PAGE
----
When: 9:30 a.m. to 5:15 p.m. Tuesday-Sunday; closed Monday; through Feb. 13

Admission: $10 to $25

Contact: (415) 750-3600, legionofhonor.org

Just Posted

California Highway Patrol officers watch as Caltrans workers remove barricades from homeless camp sites as residents are forced to relocate from a parking lot underneath Interstate 80 on Monday, May 17, 2021. (Kevin N. Hume/S.F. Examiner)
San Francisco’s broken promise to resolve homeless encampments

‘There is an idea that The City is leading with services, and they are not’

The Department of Building Inspection, at 49 South Van Ness Ave., has been mired in scandal since since its creation by voter referendum under Proposition G in 1994. (Courtesy SF.gov)
The Department of Building Inspection, at 49 South Van Ness Ave., has been mired in scandal since its creation by voter referendum under Proposition G in 1994. (Courtesy SF.gov)
Whistleblowing hasn’t worked at San Francisco’s Department of Building Inspection

DBI inspectors say their boss kept them off connected builders’ projects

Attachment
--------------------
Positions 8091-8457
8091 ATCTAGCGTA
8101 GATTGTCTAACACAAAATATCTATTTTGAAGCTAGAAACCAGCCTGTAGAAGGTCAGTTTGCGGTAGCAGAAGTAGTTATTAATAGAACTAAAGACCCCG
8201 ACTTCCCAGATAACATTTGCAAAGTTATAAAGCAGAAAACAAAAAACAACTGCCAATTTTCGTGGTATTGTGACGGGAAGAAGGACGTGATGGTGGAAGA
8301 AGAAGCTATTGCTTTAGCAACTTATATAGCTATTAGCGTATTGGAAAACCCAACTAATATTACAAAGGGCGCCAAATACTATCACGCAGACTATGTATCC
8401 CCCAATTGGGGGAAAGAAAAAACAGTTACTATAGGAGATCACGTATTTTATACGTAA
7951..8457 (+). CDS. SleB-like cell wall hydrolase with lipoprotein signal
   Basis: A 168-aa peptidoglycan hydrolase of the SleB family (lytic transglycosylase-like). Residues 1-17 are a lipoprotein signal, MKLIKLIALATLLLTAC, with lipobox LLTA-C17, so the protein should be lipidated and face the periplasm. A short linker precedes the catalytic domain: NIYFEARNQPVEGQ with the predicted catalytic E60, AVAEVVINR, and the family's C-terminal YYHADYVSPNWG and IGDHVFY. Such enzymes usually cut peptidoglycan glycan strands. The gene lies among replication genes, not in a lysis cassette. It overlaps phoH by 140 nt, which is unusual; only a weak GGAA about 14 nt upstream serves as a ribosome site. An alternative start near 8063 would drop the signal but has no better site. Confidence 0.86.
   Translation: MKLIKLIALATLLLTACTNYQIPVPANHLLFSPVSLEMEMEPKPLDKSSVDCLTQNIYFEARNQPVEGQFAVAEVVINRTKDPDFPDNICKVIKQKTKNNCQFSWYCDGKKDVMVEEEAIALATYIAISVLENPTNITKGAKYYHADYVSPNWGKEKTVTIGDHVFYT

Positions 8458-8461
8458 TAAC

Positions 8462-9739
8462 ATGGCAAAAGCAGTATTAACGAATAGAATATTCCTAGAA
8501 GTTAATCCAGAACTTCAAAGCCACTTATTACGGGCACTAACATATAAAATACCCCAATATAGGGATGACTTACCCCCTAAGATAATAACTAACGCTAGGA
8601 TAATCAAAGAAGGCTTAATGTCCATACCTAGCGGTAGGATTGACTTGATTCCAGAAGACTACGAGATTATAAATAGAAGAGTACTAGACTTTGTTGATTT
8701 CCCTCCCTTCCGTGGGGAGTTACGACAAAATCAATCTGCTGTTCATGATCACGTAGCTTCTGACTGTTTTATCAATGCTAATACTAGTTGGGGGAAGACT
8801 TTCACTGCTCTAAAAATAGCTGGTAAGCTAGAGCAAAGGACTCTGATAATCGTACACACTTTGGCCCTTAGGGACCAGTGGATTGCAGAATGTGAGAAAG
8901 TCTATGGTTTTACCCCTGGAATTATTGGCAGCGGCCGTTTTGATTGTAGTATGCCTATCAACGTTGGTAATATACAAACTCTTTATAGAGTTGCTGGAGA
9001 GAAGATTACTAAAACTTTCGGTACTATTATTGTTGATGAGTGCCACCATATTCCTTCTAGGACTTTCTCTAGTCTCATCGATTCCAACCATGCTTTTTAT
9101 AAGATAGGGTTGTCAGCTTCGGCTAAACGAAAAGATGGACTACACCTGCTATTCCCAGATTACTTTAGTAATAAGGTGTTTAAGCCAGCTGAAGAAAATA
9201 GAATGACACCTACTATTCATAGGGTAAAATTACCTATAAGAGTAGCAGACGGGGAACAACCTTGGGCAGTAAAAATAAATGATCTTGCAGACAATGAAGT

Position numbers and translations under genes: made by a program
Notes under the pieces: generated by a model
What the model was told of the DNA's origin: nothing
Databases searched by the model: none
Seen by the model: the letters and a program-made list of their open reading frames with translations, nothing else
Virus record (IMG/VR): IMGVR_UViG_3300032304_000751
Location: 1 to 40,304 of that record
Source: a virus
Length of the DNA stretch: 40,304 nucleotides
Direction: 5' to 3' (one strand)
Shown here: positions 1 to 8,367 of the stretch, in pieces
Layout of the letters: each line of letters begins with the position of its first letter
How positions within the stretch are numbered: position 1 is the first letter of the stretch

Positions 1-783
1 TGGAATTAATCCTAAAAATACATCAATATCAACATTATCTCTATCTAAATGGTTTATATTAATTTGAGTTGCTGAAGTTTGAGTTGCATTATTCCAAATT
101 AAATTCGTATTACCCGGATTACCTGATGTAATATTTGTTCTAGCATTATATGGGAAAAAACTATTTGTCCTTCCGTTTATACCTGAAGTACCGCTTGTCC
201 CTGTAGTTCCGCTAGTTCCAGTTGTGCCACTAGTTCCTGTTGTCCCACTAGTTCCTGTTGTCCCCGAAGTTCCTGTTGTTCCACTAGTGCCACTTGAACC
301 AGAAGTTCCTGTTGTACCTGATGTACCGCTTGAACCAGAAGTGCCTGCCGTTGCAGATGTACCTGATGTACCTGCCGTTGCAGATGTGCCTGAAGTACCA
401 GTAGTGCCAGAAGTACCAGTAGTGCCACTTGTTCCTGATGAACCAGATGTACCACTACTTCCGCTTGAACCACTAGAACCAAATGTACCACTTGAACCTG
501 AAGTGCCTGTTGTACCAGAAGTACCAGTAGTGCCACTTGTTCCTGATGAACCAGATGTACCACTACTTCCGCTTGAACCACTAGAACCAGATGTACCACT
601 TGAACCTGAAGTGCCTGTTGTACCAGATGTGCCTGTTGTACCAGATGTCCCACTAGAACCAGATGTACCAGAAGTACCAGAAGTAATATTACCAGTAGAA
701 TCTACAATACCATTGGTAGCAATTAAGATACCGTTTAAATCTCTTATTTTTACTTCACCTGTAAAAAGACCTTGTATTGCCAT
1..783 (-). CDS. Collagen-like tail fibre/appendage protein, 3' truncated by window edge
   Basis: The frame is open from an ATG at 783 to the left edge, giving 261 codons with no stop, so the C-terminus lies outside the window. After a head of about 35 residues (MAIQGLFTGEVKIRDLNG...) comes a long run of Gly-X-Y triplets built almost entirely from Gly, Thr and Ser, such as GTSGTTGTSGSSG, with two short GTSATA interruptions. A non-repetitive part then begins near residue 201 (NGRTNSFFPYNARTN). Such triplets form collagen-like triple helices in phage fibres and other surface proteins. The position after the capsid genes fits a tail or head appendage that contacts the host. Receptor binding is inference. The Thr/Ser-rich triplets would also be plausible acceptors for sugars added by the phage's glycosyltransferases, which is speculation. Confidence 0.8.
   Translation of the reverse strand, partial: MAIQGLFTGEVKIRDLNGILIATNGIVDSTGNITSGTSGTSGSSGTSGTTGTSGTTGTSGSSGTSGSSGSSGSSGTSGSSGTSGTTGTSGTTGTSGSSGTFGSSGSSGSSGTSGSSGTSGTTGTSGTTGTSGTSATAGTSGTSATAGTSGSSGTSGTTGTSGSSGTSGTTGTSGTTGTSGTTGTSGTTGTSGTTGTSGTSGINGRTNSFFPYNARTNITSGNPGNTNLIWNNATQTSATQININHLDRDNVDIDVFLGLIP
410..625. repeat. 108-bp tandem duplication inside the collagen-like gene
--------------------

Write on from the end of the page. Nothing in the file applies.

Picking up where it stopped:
FILE — Mort Sahl on Nov. 10, 1967. Sahl, who confronted Eisenhower-era cultural complacency with acid stage monologues, delivering biting social commentary in the guise of a stand-up comedian and thus changing the nature of both stand-up comedy and social commentary, died on Tuesday, Oct. 26, 2021, at his home in Mill Valley, Calif., near San Francisco. He was 94. (Don Hogan Charles/The New York Times)
Legendary local comedian dies at 94

By Bruce Weber NYTimes News Service Mort Sahl, who confronted Eisenhower-era cultural… Continue reading

Sharon Van Etten (left) reached out to Angel Olsen about working on a song and they ended up releasing “Like I Used To,” which may be performed at Outside Lands. (Photo by Dana Trippe)
Performers’ emotions are high as Outside Lands returns to San Francisco

Festival features Sharon Van Etten and Boy Scouts alongside The Strokes, Lizzo and Tame Impala

Most Read